3 Responses to Putting Big Oil Subsidies to Work for America
How we can use tax breaks to help rebuild our infrastructure
by Donna Cooper, Richard W. Caperton, Kate Gordon , Daniel J. Weiss
Last year was a bonanza for the top five oil companies—BP plc, Chevron Corp., ConocoPhillips, ExxonMobil Corp., and Royal Dutch Shell Group—posting combined net-income earnings of $137 billion, a new record. Undeterred, Republican leaders in Congress are seeking to pass transportation legislation that will expand oil and natural gas drilling and will force the construction of the controversial Keystone XL pipeline project. House Republicans hope the Senate will concur and give these companies access for oil and gas production to some of our natural crown jewels.
Republicans in the House want to boost drilling offshore and on protected lands so that the federal revenues gained by this expansion of drilling can be used to pay for the American Energy and Infrastructure Jobs Act—the House Republican five-year highway funding bill.
The Center for American Progress has a better idea: Tap the geyser of oil company earnings by imposing a tax on imported oil and ending antiquated federal subsidies for oil companies. Doing this will pay for an environmentally and fiscally sound plan to upgrade our crumbling transportation, water, and energy infrastructure.
CAP’s new report, “Meeting the Infrastructure Imperative,” recommends doing just that, among other things, to put more federal funds and state, local, and private money to work investing in infrastructure over the next 10 years. Our report details why $129 billion more per year is needed to meet our country’s infrastructure capital repair and improvement needs. CAP found that direct federal spending for infrastructure would need to rise by $48 billion a year, or about a 1.3 percent increase in total federal spending. Boosting federal spending by $48 billion would mean an increase approximately the same size as what was spent on the Iraq war in fiscal year 2011.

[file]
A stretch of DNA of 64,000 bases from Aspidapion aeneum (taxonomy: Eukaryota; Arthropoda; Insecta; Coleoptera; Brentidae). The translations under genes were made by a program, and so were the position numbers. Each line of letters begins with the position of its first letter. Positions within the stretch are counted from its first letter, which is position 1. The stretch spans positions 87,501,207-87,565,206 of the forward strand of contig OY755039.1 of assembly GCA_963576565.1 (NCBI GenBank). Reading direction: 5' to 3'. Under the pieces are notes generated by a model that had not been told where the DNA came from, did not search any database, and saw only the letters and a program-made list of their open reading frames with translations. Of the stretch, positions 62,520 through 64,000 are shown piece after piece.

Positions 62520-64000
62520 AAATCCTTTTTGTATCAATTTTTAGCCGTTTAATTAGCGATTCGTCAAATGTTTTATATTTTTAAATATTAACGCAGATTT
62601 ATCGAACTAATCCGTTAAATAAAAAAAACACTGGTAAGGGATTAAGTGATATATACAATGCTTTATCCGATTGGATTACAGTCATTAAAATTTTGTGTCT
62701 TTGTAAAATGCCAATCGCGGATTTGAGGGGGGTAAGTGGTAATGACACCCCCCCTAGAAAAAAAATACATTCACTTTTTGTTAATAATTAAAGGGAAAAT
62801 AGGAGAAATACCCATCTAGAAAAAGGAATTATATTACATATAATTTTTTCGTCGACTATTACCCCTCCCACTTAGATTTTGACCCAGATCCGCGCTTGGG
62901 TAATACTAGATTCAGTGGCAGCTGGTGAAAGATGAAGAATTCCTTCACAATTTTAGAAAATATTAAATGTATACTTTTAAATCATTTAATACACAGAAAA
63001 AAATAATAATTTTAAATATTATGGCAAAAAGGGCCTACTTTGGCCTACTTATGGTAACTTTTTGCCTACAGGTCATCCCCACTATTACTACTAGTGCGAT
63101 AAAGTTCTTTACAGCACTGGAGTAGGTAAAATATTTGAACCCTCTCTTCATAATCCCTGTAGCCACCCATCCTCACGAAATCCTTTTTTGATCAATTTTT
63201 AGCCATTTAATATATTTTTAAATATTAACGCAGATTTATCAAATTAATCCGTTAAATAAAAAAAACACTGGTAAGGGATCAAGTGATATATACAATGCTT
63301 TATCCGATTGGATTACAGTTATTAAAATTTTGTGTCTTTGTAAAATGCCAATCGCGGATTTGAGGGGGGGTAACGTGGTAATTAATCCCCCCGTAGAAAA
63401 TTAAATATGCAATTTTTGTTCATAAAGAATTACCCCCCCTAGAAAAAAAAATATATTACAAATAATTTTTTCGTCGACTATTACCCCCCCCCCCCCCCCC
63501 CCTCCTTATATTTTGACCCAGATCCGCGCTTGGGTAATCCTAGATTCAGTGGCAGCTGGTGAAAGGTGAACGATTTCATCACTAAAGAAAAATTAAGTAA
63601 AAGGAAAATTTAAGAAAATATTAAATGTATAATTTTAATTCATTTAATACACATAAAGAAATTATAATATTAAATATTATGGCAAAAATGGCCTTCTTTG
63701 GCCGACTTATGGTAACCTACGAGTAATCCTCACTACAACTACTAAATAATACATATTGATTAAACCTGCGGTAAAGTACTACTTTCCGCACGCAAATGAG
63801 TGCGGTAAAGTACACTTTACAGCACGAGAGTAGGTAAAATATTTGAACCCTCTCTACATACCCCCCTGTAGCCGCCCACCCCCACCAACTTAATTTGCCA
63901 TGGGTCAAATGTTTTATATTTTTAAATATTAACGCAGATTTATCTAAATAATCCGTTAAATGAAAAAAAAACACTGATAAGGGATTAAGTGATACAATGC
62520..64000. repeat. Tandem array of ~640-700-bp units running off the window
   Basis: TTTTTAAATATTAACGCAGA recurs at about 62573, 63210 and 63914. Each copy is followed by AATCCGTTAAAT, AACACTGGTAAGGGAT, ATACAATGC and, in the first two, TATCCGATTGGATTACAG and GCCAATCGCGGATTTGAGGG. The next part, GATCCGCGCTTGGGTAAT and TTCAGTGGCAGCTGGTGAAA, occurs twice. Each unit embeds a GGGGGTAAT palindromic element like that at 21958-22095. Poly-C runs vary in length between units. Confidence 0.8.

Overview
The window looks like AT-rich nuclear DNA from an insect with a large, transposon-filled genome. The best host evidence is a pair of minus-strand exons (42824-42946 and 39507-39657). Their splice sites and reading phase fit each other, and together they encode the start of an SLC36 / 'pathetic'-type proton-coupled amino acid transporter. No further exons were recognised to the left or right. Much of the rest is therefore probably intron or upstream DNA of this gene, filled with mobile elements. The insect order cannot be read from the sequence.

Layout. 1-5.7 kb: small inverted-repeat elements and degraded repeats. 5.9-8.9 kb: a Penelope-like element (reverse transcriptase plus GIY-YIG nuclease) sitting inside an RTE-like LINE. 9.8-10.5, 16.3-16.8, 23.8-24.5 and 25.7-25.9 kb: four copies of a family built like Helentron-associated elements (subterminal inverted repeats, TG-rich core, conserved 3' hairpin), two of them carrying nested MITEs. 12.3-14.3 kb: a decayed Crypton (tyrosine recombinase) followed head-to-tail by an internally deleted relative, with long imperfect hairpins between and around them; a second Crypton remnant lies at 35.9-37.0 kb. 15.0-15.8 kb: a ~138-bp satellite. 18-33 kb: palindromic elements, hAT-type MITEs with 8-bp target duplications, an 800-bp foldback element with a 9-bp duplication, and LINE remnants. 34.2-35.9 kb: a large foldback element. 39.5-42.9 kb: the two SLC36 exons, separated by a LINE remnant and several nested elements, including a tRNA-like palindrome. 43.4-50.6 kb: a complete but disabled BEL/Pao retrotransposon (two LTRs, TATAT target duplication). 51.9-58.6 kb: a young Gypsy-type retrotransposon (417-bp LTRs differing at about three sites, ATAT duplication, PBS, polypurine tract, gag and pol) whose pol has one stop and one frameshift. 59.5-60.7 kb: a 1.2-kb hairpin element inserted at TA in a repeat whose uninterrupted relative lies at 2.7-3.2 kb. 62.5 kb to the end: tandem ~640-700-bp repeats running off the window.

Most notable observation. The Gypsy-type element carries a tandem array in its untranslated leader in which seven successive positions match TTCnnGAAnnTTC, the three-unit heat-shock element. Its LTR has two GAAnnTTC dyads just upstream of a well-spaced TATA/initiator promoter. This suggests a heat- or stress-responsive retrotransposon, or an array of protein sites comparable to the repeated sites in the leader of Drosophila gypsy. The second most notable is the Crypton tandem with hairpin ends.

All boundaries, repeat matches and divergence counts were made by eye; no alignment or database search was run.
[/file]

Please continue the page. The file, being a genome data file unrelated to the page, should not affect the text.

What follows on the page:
CAP projects that with this level of increased federal investment, as much as $60 billion in private infrastructure investment and $11 billion in new state and local investment could be mobilized as well. But where will the new federal money come from?
For decades federal gas tax revenues were dedicated to covering the cost of road, bridge, transit, and rail improvements. But Congress hasn’t raised the 18.4-cents-per-gallon gasoline tax in 19 years, and as a result, its value has eroded by one-third, leaving federal transportation programs chronically short of funds. If that tax had been indexed to inflation, it would be 28 cents per gallon today.
Instead of raising the gas tax now—or doing as House Republicans suggest and relying on mythical revenues from expanding oil drilling or scarring our nation’s heartland with a pipeline that could leak and pollute air and water—CAP calls for a tax of $9.50 per barrel on imported oil, alongside ending $4 billion in annual tax breaks for oil companies, both of which will help pay for the additional federal infrastructure investments to meet our transportation, water, and clean energy infrastructure needs. By CAP’s calculations an oil-import tax and the termination of the oil and gas subsidies would generate approximately $40 billion annually. These funds are needed on top of the approximately $36 billion generated by the federal gasoline tax.